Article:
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C# Querying With LINQ Now You're Querying Object Initialization

Refactor the LoadBirds method by using object initialization to add the pelican to the birds variable.

Keep getting "Did you forget the new keyword?". What am I doing wrong?

Bird.cs
using System.Collections.Generic;
using System.Linq;

namespace Treehouse.CodeChallenges
{
    public class Bird
    {
        public string Name { get; set; }
        public string Color { get; set; }
        public int Sightings { get; set; }
    }


}
BirdRepository.cs
using System.Collections.Generic;
using System.Linq;

namespace Treehouse.CodeChallenges
{
    public static class BirdRepository
    {
        public List<Bird> birds = new List<Bird>
        { 
            new birds { Name = "Pelican", Color = "White", Sightings = 3 }

        }
    }
}

3 Answers

Steven Parker
Steven Parker
208,481 Points

:point_right: It looks like the LoadBirds method is missing.

You still need the method, but you'll change how it works. Your object initialization itself is pretty close, but remember that the pelican is an object of type "Bird" (capital "B", no "s"). You'll also need to retain the method's return statement.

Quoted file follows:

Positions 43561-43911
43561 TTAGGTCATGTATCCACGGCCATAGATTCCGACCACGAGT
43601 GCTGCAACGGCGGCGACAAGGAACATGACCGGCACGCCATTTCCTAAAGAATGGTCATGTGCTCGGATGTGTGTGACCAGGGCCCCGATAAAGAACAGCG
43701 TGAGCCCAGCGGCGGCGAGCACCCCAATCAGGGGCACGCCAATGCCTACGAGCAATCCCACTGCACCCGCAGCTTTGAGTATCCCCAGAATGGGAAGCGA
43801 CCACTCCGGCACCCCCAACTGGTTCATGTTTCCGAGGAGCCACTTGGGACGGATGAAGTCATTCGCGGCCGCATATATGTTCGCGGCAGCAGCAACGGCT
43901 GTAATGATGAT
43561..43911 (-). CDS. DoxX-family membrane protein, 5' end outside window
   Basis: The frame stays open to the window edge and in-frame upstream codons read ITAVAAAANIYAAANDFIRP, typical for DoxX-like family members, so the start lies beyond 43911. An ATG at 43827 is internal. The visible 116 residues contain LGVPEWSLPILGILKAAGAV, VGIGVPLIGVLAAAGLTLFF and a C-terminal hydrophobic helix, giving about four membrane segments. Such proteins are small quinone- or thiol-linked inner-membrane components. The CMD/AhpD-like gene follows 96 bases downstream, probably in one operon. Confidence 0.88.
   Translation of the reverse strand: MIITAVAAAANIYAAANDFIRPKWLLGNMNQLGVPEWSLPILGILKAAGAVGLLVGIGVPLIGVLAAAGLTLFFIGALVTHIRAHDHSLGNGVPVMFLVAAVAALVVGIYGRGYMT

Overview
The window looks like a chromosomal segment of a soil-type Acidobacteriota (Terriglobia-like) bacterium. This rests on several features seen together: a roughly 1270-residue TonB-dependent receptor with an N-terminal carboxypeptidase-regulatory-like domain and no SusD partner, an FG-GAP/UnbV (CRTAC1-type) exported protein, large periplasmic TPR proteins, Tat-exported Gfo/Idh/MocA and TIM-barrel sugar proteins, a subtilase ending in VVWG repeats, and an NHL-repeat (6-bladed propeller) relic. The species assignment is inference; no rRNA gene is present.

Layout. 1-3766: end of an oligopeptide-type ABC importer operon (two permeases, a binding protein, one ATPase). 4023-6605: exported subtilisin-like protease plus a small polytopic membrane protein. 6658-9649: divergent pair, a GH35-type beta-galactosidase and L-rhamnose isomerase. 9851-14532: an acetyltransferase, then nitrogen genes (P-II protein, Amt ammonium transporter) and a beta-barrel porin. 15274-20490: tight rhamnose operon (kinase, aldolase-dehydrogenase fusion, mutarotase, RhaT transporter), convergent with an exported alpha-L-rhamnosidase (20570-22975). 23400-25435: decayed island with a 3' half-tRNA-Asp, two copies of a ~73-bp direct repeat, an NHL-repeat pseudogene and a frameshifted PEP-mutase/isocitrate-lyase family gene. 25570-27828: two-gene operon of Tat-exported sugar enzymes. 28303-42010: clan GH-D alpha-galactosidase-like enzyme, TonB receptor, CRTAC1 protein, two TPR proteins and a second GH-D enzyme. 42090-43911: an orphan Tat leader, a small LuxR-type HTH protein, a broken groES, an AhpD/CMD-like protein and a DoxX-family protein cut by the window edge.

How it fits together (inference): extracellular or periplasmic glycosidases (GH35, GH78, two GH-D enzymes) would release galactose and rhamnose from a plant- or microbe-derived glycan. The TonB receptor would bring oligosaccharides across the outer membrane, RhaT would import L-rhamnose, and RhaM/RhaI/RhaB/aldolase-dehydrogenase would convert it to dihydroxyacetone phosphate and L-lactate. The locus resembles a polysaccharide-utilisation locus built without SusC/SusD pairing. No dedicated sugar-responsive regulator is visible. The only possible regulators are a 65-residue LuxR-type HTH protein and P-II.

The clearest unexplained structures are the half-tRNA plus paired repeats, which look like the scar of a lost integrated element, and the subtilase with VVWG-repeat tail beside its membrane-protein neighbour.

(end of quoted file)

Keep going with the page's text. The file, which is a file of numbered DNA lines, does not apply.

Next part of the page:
A refactored LoadBirds method might look like this:

        public static List<Bird> LoadBirds()
        {
            var birds = new List<Bird>
            {
                new Bird { Name = "Pelican", Color = "White", Sightings = 3 }
            };
            return birds;
        }

It works! Thank you very much for this explanation. I am having difficulties switching between the videos showing how it is done in the command line and typing out the challenges correctly when I get to them.

Jeff,

I totally agree with you the command line vs. code editor is super confusing I wish they would just use visual studio.

Jake Kennard
Jake Kennard
4,493 Points

I found this a really weird challenge for this point in the course... like wouldn't it be better to use constructors here instead? and what does it have to do with lists?